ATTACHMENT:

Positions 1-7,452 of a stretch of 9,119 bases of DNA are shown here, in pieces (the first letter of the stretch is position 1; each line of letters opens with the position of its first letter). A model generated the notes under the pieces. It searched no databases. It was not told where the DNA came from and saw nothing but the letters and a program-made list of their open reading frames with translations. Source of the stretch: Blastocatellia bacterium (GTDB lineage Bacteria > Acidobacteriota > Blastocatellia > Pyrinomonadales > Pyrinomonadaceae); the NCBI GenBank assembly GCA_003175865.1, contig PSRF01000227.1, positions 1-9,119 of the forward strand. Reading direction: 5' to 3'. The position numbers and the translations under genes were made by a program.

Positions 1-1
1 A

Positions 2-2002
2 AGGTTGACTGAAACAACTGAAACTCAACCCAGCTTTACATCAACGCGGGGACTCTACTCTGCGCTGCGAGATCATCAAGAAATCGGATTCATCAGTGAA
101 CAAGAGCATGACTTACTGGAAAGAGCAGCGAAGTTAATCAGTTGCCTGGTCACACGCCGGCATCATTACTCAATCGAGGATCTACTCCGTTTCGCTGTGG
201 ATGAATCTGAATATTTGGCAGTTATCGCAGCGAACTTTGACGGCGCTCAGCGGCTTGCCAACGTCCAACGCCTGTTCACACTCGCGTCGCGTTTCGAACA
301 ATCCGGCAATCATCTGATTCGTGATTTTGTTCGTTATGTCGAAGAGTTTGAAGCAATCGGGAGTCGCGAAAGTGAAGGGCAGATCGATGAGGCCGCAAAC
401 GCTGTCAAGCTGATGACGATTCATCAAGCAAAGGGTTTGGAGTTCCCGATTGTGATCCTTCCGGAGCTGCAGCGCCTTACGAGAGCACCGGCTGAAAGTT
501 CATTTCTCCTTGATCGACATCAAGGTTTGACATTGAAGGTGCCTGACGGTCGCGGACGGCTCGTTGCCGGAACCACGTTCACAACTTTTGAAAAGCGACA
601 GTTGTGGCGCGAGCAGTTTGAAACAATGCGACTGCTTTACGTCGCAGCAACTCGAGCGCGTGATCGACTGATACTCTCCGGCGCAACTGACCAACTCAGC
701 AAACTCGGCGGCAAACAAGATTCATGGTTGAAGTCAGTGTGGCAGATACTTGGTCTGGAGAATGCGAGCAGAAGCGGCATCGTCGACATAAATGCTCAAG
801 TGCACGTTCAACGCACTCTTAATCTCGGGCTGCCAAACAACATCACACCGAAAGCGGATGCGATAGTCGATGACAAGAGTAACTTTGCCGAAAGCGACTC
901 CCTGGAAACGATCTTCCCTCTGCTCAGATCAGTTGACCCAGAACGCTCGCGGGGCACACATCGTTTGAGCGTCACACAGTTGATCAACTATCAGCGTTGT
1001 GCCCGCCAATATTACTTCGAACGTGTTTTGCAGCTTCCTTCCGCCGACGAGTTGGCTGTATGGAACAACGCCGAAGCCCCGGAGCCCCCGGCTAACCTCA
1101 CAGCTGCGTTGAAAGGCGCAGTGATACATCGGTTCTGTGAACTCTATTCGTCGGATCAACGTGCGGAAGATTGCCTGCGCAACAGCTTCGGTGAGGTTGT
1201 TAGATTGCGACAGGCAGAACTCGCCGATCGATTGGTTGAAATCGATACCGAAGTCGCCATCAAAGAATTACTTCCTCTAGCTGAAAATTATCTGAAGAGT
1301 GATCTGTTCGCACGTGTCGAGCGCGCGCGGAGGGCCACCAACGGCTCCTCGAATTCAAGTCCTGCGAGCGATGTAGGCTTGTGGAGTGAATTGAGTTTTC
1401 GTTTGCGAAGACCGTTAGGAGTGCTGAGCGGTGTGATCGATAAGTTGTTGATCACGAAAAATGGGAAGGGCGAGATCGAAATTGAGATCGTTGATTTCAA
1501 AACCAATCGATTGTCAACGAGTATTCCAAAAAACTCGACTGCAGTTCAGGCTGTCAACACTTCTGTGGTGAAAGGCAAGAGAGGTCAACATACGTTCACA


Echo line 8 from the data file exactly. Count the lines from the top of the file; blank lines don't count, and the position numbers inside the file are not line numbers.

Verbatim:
301 ATCCGGCAATCATCTGATTCGTGATTTTGTTCGTTATGTCGAAGAGTTTGAAGCAATCGGGAGTCGCGAAAGTGAAGGGCAGATCGATGAGGCCGCAAAC